In 1965, when Balwan Singh died, Razia along with her children settled in New Plot, Jammu at the accommodation of her husband Balwan Singh’s friend Bishamber Das Sharma, who happened to be a patwari. Azra says, our mother settled in Jammu for our education and lived in that accommodation for about 5 years till we constructed our house in 1970. Razia was very much concerned about the education of her children. and earned for her family by using skills of stitching, tailoring. Then one day in 1974 Razia accidentally met her ex-husband’s sister, also her cousin, in a Tehsil Office. It was there where she came to know that all these years, she had been living a life with all lies. She came to know then that many of her family members are still alive including her ex-husband Choudhary Ghulam Ahmed. Her ex-husband who was also Razia’s relative had returned from Pakistan after the situation got under control. However, he had also married and had three children. In the same year, Razia moved to Dalpatian, Jammu and started living with her ex-husband’s sister. The family then never looked back and accepted Islam. However, Azra’s elder brother Karan Singh continued to be Hindu. He had got married in 1971. Azra had a religious bent right since her childhood. Even while she was a Hindu, she used to practice her religion and read religious books like Gita. After she embraced Islam, a local Molvi Sahib was assigned to teach her Quran. Azra says about her conversion to Islam, “When I converted then I totally left back my previous beliefs. Though, I have seen women who after converting and marrying do not leave behind previous beliefs.”
On 29 April 1979, Razia along with her younger daughter Zarina (earlier Anju) went to Pakistan to visit her sisters and brother. Her eight sisters had safely reached Pakistan in 1947 and were living in Pakistan. Azra was married in the same year to Chaudhary Salamat. When Razia went to Pakistan she was not allowed by her siblings to come back to Jammu and Kashmir. Razia married her daughter Zarina with her nephew there and died in 1999 in Sialkot.

So far there is positive response regarding my work. Dogri speaking people are requesting me to give them copies, both Hindus as well as Muslims. It is lack of knowledge and ignorance which leads to hatred and communalism and same is the case with Dogris”.

 

Now what followed was the track upon which Azra set her foot and as a result, got an achievement she hardly had imagined of before. She says, “When you are chosen by Allah for His task He makes and opens ways for you that you had never imagined of. After graduation, I pursued post-graduation in Hindi. I was married so I was also busy with domestic work. One day a friend and father-in-law asked me to pursue post-graduation in Dogri. It was such a strange development. ”After completing her studies, Azra got appointed as a teacher in 1985. In 1992, she got appointed in Jammu and Kashmir Academy of Art, Culture and Languages as Research Assistant Dogri dictionary section. She was the only Muslim in the office so she had to face communal brunt oftentimes. “My interview was conducted by Muhammad Yusuf Taing who was then heading it. Since he got retired after my appointment so about him colleagues would say ‘Taing has left a mukhbir among us’.”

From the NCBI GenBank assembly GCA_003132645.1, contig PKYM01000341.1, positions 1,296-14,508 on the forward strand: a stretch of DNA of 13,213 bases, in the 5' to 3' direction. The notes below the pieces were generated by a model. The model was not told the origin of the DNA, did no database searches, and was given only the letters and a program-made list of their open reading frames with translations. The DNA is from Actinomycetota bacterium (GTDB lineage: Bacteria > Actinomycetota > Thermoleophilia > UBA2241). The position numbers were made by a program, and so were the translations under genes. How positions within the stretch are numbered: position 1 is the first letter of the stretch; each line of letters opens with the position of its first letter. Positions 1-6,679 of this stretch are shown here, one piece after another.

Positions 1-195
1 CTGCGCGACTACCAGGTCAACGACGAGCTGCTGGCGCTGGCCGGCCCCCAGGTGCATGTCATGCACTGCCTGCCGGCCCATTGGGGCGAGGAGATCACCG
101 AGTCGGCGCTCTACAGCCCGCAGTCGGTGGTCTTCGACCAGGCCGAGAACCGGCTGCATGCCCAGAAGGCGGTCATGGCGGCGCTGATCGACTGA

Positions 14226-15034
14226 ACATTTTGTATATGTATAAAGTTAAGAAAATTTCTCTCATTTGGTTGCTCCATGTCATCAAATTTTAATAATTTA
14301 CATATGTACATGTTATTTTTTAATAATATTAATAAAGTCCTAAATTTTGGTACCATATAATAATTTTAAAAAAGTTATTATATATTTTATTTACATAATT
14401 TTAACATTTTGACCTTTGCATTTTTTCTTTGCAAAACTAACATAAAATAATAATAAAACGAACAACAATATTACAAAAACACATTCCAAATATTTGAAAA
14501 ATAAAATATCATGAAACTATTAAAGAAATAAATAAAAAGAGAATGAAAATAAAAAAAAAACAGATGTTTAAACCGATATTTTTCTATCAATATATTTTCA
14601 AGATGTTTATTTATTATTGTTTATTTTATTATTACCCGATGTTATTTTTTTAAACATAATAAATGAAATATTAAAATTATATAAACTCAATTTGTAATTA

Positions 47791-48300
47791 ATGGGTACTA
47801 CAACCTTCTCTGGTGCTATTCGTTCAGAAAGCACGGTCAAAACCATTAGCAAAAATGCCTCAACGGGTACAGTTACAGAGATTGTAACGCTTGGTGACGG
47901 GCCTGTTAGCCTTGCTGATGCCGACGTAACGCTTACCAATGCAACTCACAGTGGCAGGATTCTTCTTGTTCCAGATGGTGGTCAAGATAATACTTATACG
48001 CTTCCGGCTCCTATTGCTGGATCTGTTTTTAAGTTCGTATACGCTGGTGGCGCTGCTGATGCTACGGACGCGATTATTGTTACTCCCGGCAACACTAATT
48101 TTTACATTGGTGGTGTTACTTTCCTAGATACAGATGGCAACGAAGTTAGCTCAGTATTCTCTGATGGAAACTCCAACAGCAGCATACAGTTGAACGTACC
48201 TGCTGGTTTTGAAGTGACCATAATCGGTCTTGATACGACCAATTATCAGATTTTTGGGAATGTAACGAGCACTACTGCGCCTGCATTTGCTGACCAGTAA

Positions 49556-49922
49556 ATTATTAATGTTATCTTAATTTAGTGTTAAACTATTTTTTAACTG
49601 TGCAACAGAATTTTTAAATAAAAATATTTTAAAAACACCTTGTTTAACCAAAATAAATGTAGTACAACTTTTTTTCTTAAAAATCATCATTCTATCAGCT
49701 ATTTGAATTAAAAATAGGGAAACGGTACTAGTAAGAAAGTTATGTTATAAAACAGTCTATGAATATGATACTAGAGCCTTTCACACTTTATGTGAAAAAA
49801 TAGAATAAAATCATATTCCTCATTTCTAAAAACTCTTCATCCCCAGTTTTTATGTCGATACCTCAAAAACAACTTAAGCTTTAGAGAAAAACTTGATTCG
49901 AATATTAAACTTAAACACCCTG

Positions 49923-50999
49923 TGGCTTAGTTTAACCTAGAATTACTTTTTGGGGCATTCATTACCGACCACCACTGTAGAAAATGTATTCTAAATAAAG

Working as a research assistant in the academy groomed Azra’s vocabulary in Dogri. In 2002, Azra got promoted as an assistant editor in the Hindi section. Later on, Azra got appointed in Sheeraza Section and began writing, satires, short stories, articles, etc. When asked if she has written anything about the tragedy of 1947 which badly affected her mother, she said, “Yes, I have written. That is so painful but I have never published it. People would say ‘yeh ab bhi wahi rona rotay hein’.”
While in the academy Azra was approached by many to translate the Quran, but she would always put down the offer, thinking she is not worthy of the noble task. “Many times, even Qadiyanis also approached but I did not agree,” says Azra. However, one day her colleague Shameema proposed her name to her husband Abdul Qayoom Nadvi for translating the Quran into Dogri. Abdul Qayoom Nadvi on behalf of Shah e Hamdan Society approached Azra. This time Azra could not turn down the offer.
Shah e Hamdan Society based in Rajouri is affiliated with Moulana Waheed ud Din Khan’s Center for Peace and Spirituality. Nadvi gave me Moulana Waheed ud Din Khan’s Qur’an translation ‘Tazkeer ul Quran’. I was told to do a translation of only the 30th chapter. Everyone liked it and then I was asked to go ahead with the rest of the chapters. Thus, it took me two years to translate all.” The translation was released in April 2019. However, like any other personality, Azra was also severely criticized but she did not stop. Owing to Moulana’s controversial stand before rest of Islamic scholars Azra was asked not to continue with it. “All this appeared to be mere malicious propaganda which I did not agree with”, she says.

Born in 1925, Maulana Khan is a renowned Islamic scholar. He has won many awards including Padma Bhushan in Jan 2000. His notable works include his translation and commentary of the Quran. Maulana Khan’s work against Communism and Atheism is considered highly intellectual. However, among Islamic scholars, he stands controversial due to his ideas regarding Jihad and negating the struggle to establish a state based on Islam. So far Maulana Waheed ud Din Khan’s Tafseer and translation have been translated into 26 languages. When asked how this attempt would defuse the growing communal tension in Jammu, where there seems to be a growing gap between Hindus and Muslims, Azra said, “So far there is positive response regarding my work. Dogri speaking people are requesting me to give them copies, both Hindus as well as Muslims.  It is lack of knowledge and ignorance which leads to hatred and communalism and same is the case with Dogris. I am hopeful this measure would fill the gap. It is a progressive step towards peace. It would clear the confusion. Islamophobia would be erased.” Azra says she has been very careful in translating the terms which may offend non-Muslims. “So, word selection must be like it should not hurt them but simultaneously should put across your message,” she says.

Azra Chowhary with Maulana Wahiduddin Khan (Photo: Greater Kashmir)

When asked about her future endeavors Azra said, “I am working on to translate Maulana Waheed ud Din Khan’s two books i.e. Hadith e Rasool and Paighambar e Islam Hadrat Muhammad(saw) ka Jeevan i.e. Urdu to Hindi and Hindi to Dogri respectively.”

(The author can be reached at contact.omerr@gmail.com)